Significant objects

Photo of Lorna Hendry
Lorna Hendry
15 July 2015
Lorna Hendry

Writing your life story? Try out this writing workout from WV tutor Lorna Hendry in the lead-up to her Memoir in a Year workshop on Research and Interviews.

A few years ago, as an experiment in economics, Joshua Glenn and Rob Walker purchased a bunch of worthless items from garage sales for no more than a few dollars each. We’re talking about some really tacky stuff here – they included an old button, a scary cow-shaped milk jugs and a key to a motel room.

They paired each item with a writer and asked them to create a story about their object. When the objects were listed for sale on eBay along with their story, and a declaration that the stories were fictional, they sold for almost 30 times their original cost (the money was donated to charity).

Isn’t that great? As a writer, you just have to love this idea. Good stories are adding value to things that, at first glance, seem to to be dull and worthless. And you don’t have to think of ‘value’ in purely monetary terms. Value can be found in emotion, engagement and curiosity – anything that draws a reader in and makes them care.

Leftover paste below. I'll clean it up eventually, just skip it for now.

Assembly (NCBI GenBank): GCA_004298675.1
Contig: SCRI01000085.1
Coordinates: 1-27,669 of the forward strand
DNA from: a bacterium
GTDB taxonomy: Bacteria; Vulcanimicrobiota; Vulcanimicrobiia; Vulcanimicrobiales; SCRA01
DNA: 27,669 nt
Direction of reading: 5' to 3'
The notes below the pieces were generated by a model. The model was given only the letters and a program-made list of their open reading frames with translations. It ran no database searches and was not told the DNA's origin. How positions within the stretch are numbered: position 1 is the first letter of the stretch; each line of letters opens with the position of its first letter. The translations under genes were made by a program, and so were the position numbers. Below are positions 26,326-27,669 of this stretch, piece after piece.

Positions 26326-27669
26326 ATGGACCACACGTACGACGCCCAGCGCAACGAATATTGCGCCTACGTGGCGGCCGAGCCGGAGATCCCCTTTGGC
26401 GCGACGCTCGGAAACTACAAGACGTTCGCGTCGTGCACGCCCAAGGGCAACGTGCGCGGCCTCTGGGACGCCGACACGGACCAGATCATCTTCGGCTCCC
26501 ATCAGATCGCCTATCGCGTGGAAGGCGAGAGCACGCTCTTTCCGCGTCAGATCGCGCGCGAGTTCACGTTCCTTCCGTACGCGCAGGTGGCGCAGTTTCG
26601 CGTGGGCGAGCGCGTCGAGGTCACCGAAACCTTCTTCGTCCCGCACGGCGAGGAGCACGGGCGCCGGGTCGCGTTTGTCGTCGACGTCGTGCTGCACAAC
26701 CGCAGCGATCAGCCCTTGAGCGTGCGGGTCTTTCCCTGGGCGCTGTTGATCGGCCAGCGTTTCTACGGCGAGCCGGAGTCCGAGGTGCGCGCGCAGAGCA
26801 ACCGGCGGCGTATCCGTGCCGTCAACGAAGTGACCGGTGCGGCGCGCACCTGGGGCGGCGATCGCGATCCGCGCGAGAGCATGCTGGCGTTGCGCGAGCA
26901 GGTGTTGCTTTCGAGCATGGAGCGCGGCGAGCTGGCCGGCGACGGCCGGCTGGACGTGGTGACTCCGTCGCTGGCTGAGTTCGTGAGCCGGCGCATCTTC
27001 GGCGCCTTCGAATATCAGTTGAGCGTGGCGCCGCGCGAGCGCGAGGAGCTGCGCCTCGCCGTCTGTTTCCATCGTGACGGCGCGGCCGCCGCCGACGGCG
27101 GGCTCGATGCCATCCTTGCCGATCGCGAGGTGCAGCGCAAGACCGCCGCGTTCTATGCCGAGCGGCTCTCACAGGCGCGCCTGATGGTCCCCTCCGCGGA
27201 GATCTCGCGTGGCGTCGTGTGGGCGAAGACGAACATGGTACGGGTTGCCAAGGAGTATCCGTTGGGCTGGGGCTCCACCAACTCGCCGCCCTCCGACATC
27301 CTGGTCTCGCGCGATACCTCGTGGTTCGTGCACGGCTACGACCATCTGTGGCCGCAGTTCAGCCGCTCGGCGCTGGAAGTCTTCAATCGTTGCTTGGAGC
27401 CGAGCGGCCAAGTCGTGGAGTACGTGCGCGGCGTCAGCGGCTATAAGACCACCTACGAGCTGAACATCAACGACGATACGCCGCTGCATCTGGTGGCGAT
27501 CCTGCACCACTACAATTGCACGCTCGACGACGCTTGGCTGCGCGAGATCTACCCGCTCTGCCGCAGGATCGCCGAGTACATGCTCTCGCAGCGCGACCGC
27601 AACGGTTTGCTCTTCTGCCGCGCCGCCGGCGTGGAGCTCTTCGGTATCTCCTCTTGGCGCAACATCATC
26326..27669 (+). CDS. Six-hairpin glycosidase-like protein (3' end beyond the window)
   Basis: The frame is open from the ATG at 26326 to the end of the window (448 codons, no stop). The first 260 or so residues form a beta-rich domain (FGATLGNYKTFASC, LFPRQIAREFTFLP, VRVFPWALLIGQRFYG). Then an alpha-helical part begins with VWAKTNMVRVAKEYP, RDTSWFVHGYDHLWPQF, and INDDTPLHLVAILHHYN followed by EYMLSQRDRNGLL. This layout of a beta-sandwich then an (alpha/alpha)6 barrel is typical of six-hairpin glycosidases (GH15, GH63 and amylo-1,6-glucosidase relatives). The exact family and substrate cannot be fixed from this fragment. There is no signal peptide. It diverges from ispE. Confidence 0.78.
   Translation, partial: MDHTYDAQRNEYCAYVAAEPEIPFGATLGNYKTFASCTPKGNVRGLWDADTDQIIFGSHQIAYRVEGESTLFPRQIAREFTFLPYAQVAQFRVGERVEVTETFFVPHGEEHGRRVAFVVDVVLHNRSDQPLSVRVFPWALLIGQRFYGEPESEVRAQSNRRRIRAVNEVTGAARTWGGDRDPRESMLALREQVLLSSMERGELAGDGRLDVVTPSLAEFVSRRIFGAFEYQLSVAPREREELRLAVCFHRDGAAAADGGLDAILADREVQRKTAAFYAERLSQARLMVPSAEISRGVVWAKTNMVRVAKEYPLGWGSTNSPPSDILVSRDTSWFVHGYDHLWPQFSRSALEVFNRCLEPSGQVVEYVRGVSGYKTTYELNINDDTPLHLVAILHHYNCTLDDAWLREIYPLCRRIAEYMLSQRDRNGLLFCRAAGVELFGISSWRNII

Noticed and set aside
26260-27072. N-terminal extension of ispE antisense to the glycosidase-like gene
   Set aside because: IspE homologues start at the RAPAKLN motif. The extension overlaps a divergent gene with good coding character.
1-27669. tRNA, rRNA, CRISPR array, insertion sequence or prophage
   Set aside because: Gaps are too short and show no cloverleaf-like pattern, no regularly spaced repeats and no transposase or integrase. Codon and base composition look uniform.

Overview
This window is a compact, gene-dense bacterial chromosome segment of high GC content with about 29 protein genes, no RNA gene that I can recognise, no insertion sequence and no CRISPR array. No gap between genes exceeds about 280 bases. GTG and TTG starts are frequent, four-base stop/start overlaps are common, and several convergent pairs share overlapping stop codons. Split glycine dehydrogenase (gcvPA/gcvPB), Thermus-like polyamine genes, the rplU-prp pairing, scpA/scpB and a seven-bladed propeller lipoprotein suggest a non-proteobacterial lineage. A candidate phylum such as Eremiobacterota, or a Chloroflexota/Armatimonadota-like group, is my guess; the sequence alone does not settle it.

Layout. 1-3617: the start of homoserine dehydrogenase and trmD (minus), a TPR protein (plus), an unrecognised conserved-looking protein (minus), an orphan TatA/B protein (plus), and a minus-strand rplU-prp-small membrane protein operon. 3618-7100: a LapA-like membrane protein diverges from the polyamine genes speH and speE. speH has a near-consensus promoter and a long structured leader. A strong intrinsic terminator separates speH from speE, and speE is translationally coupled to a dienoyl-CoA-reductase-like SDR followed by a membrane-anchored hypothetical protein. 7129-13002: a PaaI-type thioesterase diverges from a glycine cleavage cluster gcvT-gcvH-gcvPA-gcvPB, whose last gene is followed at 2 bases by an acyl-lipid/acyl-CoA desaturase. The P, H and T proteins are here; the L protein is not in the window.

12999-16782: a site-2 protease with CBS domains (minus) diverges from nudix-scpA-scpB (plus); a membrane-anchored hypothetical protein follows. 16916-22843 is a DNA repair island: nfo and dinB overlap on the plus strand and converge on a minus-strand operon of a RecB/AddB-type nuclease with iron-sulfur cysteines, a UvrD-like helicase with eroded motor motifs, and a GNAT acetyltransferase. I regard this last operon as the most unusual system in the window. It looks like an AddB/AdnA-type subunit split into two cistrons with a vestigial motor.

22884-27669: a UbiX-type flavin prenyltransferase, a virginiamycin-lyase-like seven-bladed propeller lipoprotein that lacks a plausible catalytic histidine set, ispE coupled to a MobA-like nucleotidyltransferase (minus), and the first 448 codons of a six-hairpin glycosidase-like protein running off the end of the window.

The exercise

To try this out for yourself, just look around you. Find an object that holds meaning for you but probably looks boring or out of place to anyone else. It could be your favourite pencil, a ceramic ashtray you made in school thirty years ago or a tacky souvenir from a long-ago overseas trip (OK, this might be my office I’m thinking of).

Now craft a story about your object. If it’s based on the truth, try and capture the essence of the object so that the reader understands why it still sits on your shelf. If you’re making it up, invent a history for your object and give it some significance. Was it involved in a crime? Did it bring two lovers together?

Make your story as interesting, moving or funny as you can. Write in any style you like but try and keep it short. Aim for 400 words. And have fun.

About Lorna Hendry

Lorna Hendry’s travel memoir, ‘Wrong Way Round’, is the story of her three-year camping trip around Australia with her family. She is the author and designer of many non-fiction children’s picture books on topics as varied as penguins, the five senses and life on the equator. Lorna teaches in RMIT’s Professional Writing and Editing program and has just started researching her next writing project.